Creating 2SLGBTQIA+ inclusive workplaces benefits everyone
News & Updates | December 30, 2022 | Tiana Dargent
We are currently living with the first generation of 2SLGBTQIA+ people, who are out about their sexualities and genders, who are aging out of life. Life expectancy in our communities are still significantly lower than in heterosexual and binary-gender-conforming communities, due primarily to violence and lack of socio-economic supports. These expectancies are further reduced at intersections of race and disability, among others.
As more and more of us are living to the point where we seek retirement homes, nursing homes, hospice and other forms of palliative care, we are finding that we need to advocate for ourselves in ways that are quite taxing. Most end-of-life care providers truly want to provide quality service to 2SLGBTQIA+ communities and yet continue to fall short. This is often because the working environment is not conducive to the retention and uplifting of out 2SLGBTQIA+ staff. Having some representation at all levels of an organization truly helps inform direction, policy, and action for the benefit of our communities. What’s more, it is often found that increasing access to quality care for often marginalized communities ameliorates the care for everyone. It truly is a win-win! Additionally, 2SLGBTQIA+ people often find their experience of care is more satisfactory when they see themselves represented by staff, even if the care is technically the same. We all feel more at ease when we can connect with someone we perceive as being similar to ourselves.
If your workplace does not have an equitable rate of visible 2SLGBTQIA+ staff (current rates suggest 20%), it may be time to make some changes to both attract new staff, and provide a sense of safety for any existing 2SLGBTQIA+ staff to be open about their identities. Here are some ideas to get you started:
- Offer pronoun pins for all staff to wear. Everyone has a pronoun, even cisgender people! When everyone is freely sharing their pronouns, no one is singled out, which can cause much anxiety and feelings of needing to be closeted, for people who use a different pronoun than may be expected. Remember that just like someone’s name, you can’t tell what a person’s pronoun is just by looking at them!
- Seek and offer trainings related to orientation, gender diversity, bodies in transition, intersectionality, and alternative kinship models. It can be taxing to always have to give a disclaimer or an explanation of who you are and how you live your life, when those items fall outside of the narrow expectations of hetero-normative culture. Having a basic understanding of how others live goes a long way to provide a welcoming environment.
- Update forms to include pronouns, preferred names in addition to legal names (even the removal of the legal name field if it is not legally required), and important relationships outside of hetero-normative nuclear-family models. It can be alienating to be faced with rigid boundaries about who we consider kin. Even a simple change to using gender neutral language, such as spouse instead of husband or wife, can have a significantly positive effect. Additionally, remove gendered salutations like Mr. or Mrs. These salutations are quickly becoming outdated and extraneous.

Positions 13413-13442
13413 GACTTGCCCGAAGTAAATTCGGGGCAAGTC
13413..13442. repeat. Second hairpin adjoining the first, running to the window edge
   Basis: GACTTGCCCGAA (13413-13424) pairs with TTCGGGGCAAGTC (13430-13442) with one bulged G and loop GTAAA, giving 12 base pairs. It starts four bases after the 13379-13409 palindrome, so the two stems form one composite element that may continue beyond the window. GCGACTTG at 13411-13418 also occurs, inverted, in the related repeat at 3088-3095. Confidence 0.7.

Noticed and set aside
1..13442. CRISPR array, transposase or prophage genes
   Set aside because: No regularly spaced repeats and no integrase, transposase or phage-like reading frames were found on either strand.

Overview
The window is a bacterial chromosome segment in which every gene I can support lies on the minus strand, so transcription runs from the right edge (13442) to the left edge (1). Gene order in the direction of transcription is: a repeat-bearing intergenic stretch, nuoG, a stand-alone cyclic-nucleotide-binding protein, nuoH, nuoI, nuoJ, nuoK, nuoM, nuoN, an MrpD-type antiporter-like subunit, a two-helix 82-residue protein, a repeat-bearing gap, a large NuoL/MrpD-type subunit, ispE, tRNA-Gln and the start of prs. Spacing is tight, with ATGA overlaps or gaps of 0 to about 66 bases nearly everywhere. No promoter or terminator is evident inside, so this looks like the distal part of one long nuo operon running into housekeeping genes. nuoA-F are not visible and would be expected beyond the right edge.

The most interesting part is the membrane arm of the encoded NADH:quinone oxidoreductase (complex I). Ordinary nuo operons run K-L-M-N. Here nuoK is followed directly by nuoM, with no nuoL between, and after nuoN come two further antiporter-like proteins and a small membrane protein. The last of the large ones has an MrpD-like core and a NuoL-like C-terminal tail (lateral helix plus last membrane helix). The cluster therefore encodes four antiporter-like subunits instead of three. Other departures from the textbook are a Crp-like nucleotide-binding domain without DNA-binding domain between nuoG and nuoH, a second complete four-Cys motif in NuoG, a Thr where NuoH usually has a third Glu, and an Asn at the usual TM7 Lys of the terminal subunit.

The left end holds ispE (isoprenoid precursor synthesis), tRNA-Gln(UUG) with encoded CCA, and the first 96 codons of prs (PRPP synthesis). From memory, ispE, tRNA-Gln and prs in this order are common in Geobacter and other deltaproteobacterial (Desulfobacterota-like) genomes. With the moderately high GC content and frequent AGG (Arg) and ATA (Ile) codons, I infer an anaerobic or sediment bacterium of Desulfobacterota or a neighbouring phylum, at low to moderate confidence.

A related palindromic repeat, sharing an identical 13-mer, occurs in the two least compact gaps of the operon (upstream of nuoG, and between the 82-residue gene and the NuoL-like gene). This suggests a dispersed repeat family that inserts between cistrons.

- Most workplaces offer benefits which center on the nuclear family model. One example is that bereavement leave often has narrow definitions regarding whose deaths are important to us. For instance, a queer person who is estranged from blood family may not be inclined to use the ample bereavement leave often provided at the death of a parent, but may have no leave available to them for the death of a romantic partner to who they are not married or do not cohabitate with. These assumptions about who can be considered “close” create deep structural inequalities. Other things to consider include offering benefits which include coverage of gender affirming procedures and devices as well as ensuring that drug plans cover HRT and medications related to HIV/Aids, such as PrEP
- Support the establishment of Employee Resource Groups and develop mechanisms for receiving and integrating their feedback into your operations. When people feel that their efforts yield results in an organization, they exhibit increased loyalty, the quality of their care is demonstrably improved, and they are more motivated engaged through their sense of partnership.
- Internal policy paints a portrait of your workplace culture. Develop anti-discrimination and anti-harassment policies for your workplace. Be explicit about expectations and consequences, and ensure that all staff have access to this information. Implement diversity hiring targets at all levels and actively recruit to meet them.
Lastly, don’t expect to achieve this all alone. Reach out to local 2SLGBTQIA+ community groups to build collaborative partnerships. They are the experts in identifying the needs of your local 2SLGBTQIA+ communities and are always looking for allies and partners in delivering quality, accessible, and community-centred services. Work together and you can achieve more than you each would individually. You may also choose to invite a diversity and inclusion consultant into your workplace to assess the specifics of your work environment, and make suggestions for positive, inclusive, and accessible change
Tiana Dargent (she/her), of Queer Community Deathcare, is a white, cisgender, Queer Femme. In addition to hosting regular 2SLGBTQIA+ Death Soirées, she offers training and consultation to end of life practitioners and organizations with the aim of removing roadblocks to equitable and culturally competent care.